Through the development of the College of Chemistry’s first ever Diversity, Equity, Inclusion, and Belonging (DEIB) Strategic Plan, the College has placed a strong focus on sustaining diversity by ensuring an equitable and inclusive climate is established; a climate that is welcoming to all students, faculty, and staff regardless of protected class status. The development of the strategic plan demonstrates the College’s commitment of improving and enhancing DEI. The plan represents a roadmap to advance DEIB by leveraging existing successful initiatives and embracing new innovative ideas. The current plan is comprised of four leading goals that we aspire to as a College.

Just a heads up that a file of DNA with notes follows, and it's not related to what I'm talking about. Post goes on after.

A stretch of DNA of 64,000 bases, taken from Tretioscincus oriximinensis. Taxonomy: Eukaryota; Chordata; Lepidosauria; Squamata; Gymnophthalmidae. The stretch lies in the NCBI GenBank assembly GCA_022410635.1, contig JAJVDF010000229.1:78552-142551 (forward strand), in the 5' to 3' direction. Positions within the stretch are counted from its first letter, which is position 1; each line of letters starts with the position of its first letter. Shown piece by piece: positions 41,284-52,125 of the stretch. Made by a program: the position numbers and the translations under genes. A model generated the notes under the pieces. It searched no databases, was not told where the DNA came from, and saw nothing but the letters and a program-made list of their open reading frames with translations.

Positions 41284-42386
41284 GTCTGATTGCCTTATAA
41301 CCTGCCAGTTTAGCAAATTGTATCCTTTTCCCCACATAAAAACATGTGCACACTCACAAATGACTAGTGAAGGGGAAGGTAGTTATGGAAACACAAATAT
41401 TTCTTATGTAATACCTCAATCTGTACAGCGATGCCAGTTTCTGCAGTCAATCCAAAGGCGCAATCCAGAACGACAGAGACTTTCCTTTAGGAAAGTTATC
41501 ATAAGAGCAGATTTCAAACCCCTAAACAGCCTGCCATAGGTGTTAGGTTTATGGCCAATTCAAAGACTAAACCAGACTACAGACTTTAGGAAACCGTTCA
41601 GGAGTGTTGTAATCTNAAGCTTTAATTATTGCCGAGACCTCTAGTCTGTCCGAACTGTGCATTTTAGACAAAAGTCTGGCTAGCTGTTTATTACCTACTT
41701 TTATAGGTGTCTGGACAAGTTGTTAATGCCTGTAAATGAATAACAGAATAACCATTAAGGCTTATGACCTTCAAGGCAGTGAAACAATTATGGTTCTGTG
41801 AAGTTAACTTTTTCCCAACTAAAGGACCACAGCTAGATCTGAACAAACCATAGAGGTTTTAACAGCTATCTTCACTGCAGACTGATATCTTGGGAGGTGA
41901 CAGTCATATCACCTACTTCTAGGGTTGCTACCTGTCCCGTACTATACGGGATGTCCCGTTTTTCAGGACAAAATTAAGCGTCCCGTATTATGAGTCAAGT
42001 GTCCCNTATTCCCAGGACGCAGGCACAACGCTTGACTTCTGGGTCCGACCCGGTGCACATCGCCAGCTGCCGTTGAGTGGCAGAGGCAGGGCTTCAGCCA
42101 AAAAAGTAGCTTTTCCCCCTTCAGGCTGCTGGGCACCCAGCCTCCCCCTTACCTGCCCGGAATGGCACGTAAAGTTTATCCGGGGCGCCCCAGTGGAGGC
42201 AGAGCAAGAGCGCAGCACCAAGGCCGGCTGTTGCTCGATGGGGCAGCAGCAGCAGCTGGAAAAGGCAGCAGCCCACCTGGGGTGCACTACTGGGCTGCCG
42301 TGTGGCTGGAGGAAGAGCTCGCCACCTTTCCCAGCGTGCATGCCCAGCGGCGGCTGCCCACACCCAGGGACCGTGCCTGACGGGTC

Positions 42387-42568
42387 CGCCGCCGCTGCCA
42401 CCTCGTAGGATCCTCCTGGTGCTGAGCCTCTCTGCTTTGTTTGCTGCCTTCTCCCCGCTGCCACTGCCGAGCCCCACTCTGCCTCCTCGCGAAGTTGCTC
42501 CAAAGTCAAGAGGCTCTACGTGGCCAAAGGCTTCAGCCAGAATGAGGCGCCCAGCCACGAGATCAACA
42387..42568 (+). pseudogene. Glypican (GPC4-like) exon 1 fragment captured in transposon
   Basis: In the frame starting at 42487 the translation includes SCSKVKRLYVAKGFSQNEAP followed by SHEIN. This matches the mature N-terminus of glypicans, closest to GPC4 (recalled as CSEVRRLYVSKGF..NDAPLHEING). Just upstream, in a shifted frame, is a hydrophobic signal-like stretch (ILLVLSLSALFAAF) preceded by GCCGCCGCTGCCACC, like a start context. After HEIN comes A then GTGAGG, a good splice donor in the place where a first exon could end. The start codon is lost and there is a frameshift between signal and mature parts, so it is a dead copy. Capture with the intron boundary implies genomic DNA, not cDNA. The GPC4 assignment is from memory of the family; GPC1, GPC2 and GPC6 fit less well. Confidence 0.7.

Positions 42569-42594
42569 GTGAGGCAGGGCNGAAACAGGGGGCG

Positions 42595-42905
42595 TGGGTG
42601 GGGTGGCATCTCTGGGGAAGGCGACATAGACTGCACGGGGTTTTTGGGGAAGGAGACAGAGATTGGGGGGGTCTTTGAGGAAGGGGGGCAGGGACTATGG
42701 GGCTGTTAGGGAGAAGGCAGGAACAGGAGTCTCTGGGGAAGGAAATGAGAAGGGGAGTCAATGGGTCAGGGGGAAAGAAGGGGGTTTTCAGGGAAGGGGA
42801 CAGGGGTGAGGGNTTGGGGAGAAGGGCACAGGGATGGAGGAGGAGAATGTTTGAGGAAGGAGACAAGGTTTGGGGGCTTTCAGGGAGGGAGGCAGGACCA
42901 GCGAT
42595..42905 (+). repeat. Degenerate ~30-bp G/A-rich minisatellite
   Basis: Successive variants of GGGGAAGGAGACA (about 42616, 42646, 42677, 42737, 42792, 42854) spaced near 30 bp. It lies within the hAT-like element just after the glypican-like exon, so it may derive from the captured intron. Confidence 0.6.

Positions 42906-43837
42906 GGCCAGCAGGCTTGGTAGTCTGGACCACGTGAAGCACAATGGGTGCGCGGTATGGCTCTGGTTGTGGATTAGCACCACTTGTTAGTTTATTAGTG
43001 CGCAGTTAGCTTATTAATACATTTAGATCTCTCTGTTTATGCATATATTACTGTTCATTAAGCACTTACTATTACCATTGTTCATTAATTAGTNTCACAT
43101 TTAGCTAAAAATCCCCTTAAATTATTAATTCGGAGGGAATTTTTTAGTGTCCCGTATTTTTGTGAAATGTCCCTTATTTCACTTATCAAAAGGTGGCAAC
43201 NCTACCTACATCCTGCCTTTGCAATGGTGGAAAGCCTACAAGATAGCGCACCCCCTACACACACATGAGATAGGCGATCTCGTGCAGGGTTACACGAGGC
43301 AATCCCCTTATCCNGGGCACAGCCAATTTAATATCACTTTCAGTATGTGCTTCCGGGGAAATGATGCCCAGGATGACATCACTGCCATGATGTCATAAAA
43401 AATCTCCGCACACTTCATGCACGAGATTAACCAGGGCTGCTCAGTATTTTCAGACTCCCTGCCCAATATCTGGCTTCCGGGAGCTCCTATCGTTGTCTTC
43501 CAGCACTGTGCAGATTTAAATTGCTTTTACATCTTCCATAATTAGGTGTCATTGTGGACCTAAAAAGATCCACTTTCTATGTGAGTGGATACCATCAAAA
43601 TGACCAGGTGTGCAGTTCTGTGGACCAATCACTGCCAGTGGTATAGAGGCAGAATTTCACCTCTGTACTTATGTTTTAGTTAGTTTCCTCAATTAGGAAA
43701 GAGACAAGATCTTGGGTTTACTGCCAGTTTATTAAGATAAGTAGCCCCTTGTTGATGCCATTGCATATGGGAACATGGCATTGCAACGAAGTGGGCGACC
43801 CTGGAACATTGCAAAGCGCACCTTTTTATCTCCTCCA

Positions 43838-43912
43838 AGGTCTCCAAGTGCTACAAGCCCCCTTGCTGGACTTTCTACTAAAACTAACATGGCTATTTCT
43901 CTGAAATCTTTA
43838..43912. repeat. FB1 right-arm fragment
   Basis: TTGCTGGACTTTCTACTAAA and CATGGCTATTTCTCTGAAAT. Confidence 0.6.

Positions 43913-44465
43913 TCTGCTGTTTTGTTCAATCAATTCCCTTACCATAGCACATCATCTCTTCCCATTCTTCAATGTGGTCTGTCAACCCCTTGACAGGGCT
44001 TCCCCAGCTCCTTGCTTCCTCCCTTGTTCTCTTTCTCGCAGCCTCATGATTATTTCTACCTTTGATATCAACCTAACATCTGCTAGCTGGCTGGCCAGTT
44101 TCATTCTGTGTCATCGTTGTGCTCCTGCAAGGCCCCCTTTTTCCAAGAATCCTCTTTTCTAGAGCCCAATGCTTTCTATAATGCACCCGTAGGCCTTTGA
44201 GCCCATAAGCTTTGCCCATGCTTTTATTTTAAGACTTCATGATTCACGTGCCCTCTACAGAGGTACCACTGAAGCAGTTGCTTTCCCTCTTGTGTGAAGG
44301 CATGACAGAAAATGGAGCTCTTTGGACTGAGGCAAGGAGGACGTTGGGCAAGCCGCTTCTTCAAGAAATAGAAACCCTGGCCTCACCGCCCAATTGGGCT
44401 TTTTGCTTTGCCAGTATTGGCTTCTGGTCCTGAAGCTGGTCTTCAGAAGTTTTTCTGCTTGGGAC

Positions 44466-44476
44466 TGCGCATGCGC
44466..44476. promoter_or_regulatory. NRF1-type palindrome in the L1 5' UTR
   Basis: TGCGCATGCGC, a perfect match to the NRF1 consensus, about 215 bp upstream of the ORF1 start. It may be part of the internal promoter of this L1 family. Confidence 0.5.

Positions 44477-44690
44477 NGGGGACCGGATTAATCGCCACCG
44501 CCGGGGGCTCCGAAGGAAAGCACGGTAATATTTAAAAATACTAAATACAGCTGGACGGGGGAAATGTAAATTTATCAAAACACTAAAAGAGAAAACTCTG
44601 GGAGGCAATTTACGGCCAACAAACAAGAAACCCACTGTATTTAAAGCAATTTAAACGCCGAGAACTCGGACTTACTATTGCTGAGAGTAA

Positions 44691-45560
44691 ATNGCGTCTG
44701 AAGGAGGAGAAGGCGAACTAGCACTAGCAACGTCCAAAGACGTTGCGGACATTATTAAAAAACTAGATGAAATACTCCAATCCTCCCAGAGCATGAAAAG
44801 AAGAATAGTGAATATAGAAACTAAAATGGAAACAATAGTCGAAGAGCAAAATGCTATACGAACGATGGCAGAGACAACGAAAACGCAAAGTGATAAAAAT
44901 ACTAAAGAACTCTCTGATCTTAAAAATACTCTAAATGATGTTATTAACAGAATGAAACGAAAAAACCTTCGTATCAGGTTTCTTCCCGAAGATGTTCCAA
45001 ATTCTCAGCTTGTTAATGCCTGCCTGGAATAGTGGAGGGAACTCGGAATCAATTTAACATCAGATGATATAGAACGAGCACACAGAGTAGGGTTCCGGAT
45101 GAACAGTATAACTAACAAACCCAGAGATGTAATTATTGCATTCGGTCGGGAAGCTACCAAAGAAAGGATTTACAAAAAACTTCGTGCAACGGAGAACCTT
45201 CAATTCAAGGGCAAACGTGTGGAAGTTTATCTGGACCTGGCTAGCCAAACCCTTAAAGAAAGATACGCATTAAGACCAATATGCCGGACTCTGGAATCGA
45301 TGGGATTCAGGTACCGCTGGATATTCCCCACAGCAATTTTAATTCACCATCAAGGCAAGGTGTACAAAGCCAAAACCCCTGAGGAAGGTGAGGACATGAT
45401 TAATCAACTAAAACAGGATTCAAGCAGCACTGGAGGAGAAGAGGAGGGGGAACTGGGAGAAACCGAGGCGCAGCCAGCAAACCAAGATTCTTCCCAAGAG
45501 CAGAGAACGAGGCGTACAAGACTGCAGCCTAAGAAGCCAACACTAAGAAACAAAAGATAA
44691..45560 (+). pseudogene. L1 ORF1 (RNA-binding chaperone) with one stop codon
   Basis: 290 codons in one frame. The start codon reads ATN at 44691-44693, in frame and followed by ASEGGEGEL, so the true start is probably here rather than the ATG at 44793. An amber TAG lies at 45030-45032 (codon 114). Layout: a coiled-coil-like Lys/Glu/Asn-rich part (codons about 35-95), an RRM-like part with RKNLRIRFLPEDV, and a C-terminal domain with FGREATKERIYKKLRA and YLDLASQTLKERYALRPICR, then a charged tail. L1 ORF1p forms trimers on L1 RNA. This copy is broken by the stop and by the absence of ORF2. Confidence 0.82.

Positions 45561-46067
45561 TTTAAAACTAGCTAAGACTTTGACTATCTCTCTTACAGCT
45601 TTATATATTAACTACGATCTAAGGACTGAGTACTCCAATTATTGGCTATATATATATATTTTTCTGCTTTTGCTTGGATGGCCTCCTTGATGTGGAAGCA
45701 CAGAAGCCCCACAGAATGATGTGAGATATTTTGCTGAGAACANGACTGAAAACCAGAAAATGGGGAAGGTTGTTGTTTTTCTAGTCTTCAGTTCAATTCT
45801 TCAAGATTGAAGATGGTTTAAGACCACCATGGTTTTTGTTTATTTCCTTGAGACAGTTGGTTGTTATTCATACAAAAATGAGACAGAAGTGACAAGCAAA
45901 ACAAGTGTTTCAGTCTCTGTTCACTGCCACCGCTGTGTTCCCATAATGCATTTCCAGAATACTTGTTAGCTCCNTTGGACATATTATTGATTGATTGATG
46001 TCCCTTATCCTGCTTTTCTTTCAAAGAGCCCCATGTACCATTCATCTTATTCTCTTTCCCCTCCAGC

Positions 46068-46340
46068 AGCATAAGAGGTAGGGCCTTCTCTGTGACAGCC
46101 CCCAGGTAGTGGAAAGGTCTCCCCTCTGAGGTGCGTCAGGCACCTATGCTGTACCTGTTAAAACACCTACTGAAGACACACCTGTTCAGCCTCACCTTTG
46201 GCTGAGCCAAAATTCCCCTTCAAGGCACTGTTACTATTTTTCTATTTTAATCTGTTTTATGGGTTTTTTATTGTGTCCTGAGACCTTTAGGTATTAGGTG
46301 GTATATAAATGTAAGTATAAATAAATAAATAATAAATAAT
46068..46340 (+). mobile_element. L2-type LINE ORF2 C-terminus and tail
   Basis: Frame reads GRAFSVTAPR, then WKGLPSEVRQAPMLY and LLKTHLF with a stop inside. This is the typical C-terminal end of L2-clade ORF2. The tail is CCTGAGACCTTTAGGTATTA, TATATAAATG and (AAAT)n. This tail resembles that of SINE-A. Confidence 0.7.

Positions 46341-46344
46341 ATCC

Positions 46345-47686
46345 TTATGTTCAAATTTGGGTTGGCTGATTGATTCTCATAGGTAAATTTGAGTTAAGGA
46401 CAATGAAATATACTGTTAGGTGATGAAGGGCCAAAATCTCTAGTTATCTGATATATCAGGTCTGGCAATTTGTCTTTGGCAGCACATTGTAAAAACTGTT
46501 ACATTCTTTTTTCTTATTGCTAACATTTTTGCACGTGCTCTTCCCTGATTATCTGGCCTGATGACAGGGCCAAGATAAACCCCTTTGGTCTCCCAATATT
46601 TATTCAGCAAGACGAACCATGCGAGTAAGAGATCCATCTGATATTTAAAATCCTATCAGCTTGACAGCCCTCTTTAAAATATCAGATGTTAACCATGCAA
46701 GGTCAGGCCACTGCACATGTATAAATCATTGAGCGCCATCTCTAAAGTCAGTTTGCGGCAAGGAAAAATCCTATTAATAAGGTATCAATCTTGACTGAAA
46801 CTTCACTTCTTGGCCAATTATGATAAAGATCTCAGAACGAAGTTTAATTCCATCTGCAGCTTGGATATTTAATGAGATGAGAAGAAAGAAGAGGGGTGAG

- Goal 1: Enhance diversity in the College at all levels through increased recruitment of students, faculty, and staff that are broadly representative of the diverse population of California.
- Goal 2: Sustain diversity in the College by ensuring an inclusive climate, welcoming to all students, faculty, and staff regardless of race, ethnicity, gender, gender identity, sexual orientation, or disability status.
- Goal 3: Build on the inclusive climate in the College to maximize the retention, graduation, and diverse career opportunities of undergraduate majors and graduate students, eliminating disparity in access and opportunities among diverse groups.
- Goal 4: Implement best practices for mentoring and career development for faculty and staff that promote equitable opportunities for academic and career success.